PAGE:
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Technology

New Wearable Tech Translates Sign Language Into Text (thestack.com) 32

An anonymous reader writes: A new wearable technology developed by a team of biomedical engineers at Texas A&M University seeks to aid seamless communication between deaf people who use sign language and those who do not understand it. The arm device contains a network of sensors which track hand movements, as well as the electromyography (EMG) signals generated by the muscles in the wrist, and process and translate the different signals into text in real-time.The prototype currently uses Bluetooth to translate the sign language to a computer or smartphone.
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New Wearable Tech Translates Sign Language Into Text

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  • huh ? (Score:3, Insightful)

    by Anonymous Coward on Wednesday November 25, 2015 @05:07PM (#51004441)

    why cant deaf people just type their words into a TTS app running on their smartphones.

    • why cant deaf people just type their words into a TTS app running on their smartphones.

      Maybe they're wanting to engage in public speaking with a mixed crowd of hearing and deaf individuals but are either self-conscious of how well they can speak or never developed the skill to begin with?

      Maybe they're online with their gaming console and want a way to communicate quickly to teammates without interrupting their gameplay with on-screen keyboards that take forever to type into?

      Maybe they want something that's faster than typing on a smartphone?

      There are plenty of reasons for this sort of thing,

    • Why can't people who speak Dutch just speak English?

    • by tgeller ( 10260 )
      The same reason you don't type everything -- signing is (much) faster, easier, requires less education/skill, much more accessible to people with disabilities...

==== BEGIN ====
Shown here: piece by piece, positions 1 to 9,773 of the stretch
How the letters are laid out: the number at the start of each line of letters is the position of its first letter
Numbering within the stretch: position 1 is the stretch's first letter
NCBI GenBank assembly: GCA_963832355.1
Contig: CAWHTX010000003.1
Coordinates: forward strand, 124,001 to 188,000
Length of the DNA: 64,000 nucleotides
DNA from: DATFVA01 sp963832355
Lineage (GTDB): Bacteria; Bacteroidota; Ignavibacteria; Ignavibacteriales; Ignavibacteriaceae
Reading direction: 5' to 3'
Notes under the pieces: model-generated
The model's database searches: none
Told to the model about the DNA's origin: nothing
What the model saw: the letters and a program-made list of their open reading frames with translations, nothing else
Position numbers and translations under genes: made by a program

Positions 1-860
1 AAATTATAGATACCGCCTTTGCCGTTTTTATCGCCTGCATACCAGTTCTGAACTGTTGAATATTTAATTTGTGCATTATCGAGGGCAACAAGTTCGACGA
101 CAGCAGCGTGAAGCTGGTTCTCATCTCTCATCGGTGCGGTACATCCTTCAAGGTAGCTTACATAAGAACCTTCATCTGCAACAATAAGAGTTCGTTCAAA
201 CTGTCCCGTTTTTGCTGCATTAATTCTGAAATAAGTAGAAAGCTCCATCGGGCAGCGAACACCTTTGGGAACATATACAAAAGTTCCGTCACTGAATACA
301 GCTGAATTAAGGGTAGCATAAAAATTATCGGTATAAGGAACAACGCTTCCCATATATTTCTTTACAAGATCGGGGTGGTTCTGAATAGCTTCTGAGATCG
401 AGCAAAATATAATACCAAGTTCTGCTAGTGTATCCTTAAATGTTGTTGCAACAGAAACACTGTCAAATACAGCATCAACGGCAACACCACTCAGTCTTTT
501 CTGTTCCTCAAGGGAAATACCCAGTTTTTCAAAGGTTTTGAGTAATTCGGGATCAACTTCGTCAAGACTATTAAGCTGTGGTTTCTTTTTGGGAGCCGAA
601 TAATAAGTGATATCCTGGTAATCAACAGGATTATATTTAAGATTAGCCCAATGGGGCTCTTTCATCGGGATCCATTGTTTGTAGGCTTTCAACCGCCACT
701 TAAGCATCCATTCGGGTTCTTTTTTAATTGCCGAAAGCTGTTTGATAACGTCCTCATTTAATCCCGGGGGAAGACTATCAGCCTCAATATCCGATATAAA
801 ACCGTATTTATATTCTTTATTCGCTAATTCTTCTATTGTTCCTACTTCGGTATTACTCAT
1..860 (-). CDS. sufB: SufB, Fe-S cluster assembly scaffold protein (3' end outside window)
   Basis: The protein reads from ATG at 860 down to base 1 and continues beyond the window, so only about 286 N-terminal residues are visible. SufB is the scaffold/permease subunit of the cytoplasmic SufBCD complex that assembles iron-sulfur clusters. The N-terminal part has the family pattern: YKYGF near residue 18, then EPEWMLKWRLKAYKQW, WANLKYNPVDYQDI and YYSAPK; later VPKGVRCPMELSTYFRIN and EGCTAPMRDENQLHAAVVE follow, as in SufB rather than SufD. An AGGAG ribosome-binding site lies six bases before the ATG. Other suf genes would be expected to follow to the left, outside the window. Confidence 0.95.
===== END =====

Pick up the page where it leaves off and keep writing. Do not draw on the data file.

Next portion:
Having said that, it's interesting to see how *everybody*, including the hearing/speaking, are typing more and more to communicate -- even in person. As hearing society changes, so does deaf society.
  • Put it on a gorilla and then we'll see if it's any good.
  • My wife is a New Zealand Sign Language interpreter (it's our third official language here). The problem with sign language is that it doesn't just use hand gestures, but also requires facial expression to convey meaning. So while they might be able to interpret gestures of the hands, they will miss a significant proportion of the meaning.

    The end result will be something that might be able to translate finger spelling, but not much else. Also, sign language uses relative location to the speaker in order
    • I've learnt a little Auslan (Australian sign language) and it's not only the above points, but also context. Completely different english words may use the same sign depending on context.
    • American Sign Language (ASL) has a syntax and morphology as different from English as that of Chinese or Arabic. There are some examples here: http://files.start-american-si... [start-amer...nguage.com]. (I'm sure that's true of other sign languages as well.) It may be that these researchers do some kind of grammatical analysis (the links don't say), but it's highly unlikely that it uses the same statistically based MT approach that Google MT and other modern MT systems use, for a simple reason: statistical MT works off of biling
  • There's something they've missed here that is crucial, and it's called user acceptance. The user of the device (the deaf person in this case) must want to use the technology. You would think that this would be wildly popular with the users from the outside looking in. However, there is a very real deaf culture: https://en.wikipedia.org/wiki/... [wikipedia.org] . Many deaf people do not believe there is anything wrong with being deaf and actively reject those who seek treatment to cure their deafness. I suspect this wi
  • This may help deaf people send a message. but it's one way and it seems to me that the options already available may be slower but both sides can use it. Both sides can learn how to type.

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